TM: How has this relation of teacher and disciple changed over the seven years since you ordained?
SN: The first three years, following the experience above, my relationship with Thay was very close, like a grandfather and child, with a lot of love. I can see now that it was a way to build confidence between us, to reassure me and to help me grow roots in the Sangha. However, once I received full ordination, the relationship became more distant. But Thay invited me to find Thay in myself and to get in contact with my own wise ancestors within. All the questions that I had written to Thay he encouraged me to put before myself, keeping them alive without having to be dependant on someone outside. Now I entrust myself to Thay in me, or in a wider sense, to all my spiritual and blood ancestors. It’s as if Thay had woven a personal relationship at first and then let it go so that I could be free to follow the path of freedom.

TM: What attracted you to monastic life?
SN: The happy community which still thrives after 30 years. That was remarkable for me given the failed experiences of my parents in the ’80s. I was inspired by the aspiration to be free and to transform suffering. The simplicity, not needing to choose which clothes to wear each morning or to brush my hair! To lead my life deeply with beauty and at the same time helping others.

TM: What surprised you about monastic life?
SN: My biggest surprise was coming down from my mountain I had never used the internet, I’d never had a mobile phone, I’d only ever taken a plane once, but year after year as a monastic I find myself discovering these things as part of our practice – computer, mobile phone, my first internet address… Everything that seemed so worldly that I didn’t know before and certainly did not expect to find here. It’s the opposite of how we might imagine monastic life! I find myself in contact with thousands of people, speaking several languages, travelling all over the world with my laptop and mobile phone. It’s paradoxical, “business nun” but joyful!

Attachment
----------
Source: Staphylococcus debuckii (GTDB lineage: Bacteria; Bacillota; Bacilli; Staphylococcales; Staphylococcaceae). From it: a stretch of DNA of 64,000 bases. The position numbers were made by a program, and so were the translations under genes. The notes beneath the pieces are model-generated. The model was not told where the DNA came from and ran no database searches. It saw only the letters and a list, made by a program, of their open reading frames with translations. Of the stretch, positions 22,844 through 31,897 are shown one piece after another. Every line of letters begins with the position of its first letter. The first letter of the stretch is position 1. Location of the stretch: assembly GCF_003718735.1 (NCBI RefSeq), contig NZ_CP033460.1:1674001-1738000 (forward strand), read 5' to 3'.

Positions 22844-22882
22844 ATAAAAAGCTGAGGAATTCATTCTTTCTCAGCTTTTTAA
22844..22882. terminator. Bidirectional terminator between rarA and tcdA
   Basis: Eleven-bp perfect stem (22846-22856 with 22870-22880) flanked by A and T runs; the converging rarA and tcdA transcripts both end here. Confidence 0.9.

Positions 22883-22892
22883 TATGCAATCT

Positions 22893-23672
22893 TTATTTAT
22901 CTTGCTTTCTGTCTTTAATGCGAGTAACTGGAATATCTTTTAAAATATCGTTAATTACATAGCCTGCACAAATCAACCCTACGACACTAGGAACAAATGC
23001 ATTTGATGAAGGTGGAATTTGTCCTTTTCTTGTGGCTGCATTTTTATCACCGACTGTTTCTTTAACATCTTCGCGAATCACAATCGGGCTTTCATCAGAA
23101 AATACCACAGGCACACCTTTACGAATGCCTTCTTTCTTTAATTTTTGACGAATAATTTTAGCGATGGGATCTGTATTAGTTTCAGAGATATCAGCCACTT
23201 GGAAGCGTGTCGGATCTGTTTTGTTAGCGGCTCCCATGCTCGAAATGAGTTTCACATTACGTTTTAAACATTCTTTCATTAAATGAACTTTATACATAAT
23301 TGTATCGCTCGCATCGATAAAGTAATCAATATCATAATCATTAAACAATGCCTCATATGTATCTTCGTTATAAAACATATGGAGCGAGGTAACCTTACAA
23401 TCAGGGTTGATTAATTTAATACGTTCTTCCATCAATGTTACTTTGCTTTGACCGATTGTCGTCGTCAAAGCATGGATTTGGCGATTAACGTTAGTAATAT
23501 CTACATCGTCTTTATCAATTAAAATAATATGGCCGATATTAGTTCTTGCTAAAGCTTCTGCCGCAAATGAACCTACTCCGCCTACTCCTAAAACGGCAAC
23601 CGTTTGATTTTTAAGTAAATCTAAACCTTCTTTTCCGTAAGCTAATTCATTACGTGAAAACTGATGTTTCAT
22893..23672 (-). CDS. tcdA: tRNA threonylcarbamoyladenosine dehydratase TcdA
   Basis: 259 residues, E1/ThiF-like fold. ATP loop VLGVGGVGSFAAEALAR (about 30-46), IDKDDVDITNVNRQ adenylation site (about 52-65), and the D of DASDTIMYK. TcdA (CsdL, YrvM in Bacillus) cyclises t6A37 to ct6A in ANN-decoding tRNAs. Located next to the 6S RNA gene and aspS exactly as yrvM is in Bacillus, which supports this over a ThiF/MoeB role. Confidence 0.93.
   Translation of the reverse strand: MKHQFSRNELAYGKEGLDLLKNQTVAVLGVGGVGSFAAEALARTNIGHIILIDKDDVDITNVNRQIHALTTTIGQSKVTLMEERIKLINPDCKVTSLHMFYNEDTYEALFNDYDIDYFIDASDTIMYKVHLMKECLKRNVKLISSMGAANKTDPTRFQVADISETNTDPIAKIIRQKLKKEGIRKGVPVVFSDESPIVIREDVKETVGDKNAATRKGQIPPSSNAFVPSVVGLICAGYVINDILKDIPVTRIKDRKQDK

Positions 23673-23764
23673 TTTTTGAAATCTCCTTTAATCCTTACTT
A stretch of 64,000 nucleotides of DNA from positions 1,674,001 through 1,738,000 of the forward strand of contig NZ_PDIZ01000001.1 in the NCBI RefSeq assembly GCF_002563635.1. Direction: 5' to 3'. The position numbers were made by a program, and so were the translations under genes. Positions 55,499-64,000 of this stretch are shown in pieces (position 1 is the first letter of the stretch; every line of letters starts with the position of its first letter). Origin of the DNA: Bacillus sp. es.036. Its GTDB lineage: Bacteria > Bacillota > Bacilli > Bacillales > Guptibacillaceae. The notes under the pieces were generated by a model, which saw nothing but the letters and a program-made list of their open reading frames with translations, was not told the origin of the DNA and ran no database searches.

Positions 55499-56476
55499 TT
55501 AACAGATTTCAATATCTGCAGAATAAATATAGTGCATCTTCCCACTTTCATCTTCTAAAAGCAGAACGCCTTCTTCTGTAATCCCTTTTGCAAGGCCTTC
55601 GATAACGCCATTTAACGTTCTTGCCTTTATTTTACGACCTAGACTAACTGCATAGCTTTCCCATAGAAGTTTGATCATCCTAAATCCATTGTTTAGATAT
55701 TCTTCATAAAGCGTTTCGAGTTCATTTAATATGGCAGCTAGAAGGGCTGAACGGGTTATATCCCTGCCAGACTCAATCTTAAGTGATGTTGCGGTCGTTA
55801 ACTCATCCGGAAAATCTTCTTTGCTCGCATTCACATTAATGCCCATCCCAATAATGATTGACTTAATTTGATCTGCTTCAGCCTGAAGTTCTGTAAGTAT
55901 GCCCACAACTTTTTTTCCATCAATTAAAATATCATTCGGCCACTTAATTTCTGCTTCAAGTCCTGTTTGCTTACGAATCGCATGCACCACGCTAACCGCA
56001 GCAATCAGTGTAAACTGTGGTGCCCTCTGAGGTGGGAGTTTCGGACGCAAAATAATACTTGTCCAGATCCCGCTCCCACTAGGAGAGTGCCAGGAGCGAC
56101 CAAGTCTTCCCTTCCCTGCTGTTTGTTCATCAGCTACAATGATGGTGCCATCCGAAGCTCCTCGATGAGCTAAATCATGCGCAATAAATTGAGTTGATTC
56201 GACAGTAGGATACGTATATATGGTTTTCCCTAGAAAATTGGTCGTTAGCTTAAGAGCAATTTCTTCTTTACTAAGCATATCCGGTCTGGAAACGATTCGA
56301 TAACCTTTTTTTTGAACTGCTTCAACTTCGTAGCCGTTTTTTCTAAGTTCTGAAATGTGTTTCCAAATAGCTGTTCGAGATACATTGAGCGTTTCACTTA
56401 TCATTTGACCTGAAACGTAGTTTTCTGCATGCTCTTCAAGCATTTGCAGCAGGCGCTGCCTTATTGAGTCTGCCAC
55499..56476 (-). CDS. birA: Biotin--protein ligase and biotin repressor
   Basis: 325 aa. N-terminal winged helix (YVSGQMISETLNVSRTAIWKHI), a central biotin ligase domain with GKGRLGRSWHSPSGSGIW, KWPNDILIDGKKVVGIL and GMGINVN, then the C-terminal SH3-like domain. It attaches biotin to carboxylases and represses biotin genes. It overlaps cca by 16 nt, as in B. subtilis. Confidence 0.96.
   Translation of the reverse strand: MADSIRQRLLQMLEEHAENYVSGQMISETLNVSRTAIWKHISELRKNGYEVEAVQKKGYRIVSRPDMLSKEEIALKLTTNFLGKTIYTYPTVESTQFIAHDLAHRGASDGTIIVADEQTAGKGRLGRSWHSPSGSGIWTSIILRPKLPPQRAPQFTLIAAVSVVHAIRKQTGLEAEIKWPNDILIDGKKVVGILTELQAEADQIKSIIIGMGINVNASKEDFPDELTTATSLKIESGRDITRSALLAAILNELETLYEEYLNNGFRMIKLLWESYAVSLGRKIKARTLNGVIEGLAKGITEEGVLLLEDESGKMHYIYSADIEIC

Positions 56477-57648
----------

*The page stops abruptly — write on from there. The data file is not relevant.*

TM: What inspires you to continue this path?
SN: The Buddha does his work inside us all, whatever happens. It’s happening right now and the process of transformation is continual and unconditional. Even in the most difficult times there is always this affirmative element. It’s like the compost in transformation, it’s very alive. As long as I can remind myself, that’s what life is, always changing physically and spiritually, that inspires me.

TM: What can monastic life offer to our modern world?
SN: We show how it’s possible to live very simply, which is symbolized by our monastic robe. We demonstrate to the world that we don’t need much, we can always reduce our needs to touch a happiness that is not in relation to material wealth.

TM: Can you share one of the things that you have learnt about yourself and also a difficulty?